Birmingham Celebrates the poetry of Faiz Ahmed Faiz
The Drum, the national centre for Black British culture and arts, dedicated to developing and promoting the contemporary art and culture of British African, Asian and Caribbean communities is celebrating the centenary of the birth of the Muslim poet Faiz Ahmed Faiz, (1911-1984) who is considered one of the greatest Asian poets of the 20th century.
Faiz was a renowned Urdu poet from Pakistan, born in 1911 in British India in the small Punjabi village of Kala Kadar near Sialkot. He was educated initially in a mosque school and then in Scott and Murray Mission School in Sialkot and subsequently went to Lahore. His first degree was about English Literature while his masters degree was about Arabic literature. He also mastered Persian and Urdu languages.
The late Palestinian American literary theorist – Edward W. Said said “The powerful in the global politics want the perpetuation of their control through handpicked cronies and lackeys in different countries. We will need poets like Faiz and Neruda to expose them and give us courage to fight against them”
In the 1930s, Faiz became active in the Progressive Writers’ Association, a powerful cultural movement that shaped the struggle against the British Empire in India. He also joined the Communist Party of India. After the partition of India in 1947, he remained committed to the movement and was influential in developing the newly-formed Communist Party of Pakistan.
Apart from being a great poet, Faiz edited several journals and newspapers, and authored film scripts and documentaries. His inspirational poetry and prose won him the accolade of being the first Asian poet to be awarded the Lenin Peace Prize in 1963, and he was also nominated for the Nobel Prize four times. His works have been translated into many languages.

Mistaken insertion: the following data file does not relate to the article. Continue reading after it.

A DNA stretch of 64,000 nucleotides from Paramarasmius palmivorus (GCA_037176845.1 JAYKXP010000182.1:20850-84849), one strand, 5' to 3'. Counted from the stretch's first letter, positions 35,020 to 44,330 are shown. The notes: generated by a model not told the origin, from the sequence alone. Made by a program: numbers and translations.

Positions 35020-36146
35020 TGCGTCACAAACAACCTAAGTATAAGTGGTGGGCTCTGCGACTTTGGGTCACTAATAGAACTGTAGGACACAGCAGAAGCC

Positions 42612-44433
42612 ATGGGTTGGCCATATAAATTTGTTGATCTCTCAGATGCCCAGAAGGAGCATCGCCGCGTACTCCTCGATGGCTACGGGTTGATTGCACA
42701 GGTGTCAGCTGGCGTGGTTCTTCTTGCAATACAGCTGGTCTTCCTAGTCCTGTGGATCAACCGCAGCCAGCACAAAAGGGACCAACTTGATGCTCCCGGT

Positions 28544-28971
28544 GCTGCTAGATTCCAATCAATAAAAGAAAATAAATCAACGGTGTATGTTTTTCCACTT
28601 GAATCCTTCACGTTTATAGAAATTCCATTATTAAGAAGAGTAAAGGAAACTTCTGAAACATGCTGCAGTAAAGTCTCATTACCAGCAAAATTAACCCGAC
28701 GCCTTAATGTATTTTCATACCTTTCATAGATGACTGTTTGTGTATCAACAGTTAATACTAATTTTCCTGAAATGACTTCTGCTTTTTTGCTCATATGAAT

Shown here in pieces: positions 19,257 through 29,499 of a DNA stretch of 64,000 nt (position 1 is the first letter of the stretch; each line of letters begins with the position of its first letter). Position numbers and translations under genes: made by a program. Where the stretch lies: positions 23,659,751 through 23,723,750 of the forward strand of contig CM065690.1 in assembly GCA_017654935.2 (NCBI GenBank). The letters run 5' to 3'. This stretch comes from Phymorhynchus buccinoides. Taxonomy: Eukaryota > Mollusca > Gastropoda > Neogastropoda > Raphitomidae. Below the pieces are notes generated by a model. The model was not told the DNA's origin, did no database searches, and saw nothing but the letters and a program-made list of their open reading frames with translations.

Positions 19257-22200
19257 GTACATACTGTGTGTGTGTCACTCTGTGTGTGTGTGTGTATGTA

Faiz’s poetry articulates the aspirations, anguish, pain and suffering of not only the people of Pakistan but of the whole world. He used his creativity and colossal international status as a poet to fight for the rights of the poor, the dispossessed and the oppressed.
Lionised by the masses at home and abroad, Faiz nevertheless incurred the wrath of military dictatorships in Pakistan and spent many stints in prison for his political values and beliefs, eventually leading to periods of exile. It was whilst in exile that he spent time in Birmingham and developed close ties with the city and its people.
From his poems I have chosen few lines:
At this moment it seems like nothing exists
No moon, no Sun, neither darkness nor radiance
In front of eyes, there is some beauty behind laced curtains
In the domains of heart, some pain resides
May be it is just an illusion or may be something I heard
In the street, there are sounds of someones vanishing footsteps
Perhaps in the dense tree, in fancys boughs
No dream will ever come to seek refuge.
No estrangement, no affection, no involvement
No one is yours, for me no one a stranger
It is true, this lonesome moment is very cruel and testing
But, O my heart, this is only just a moment,
Take courage, there is all the time that remains to live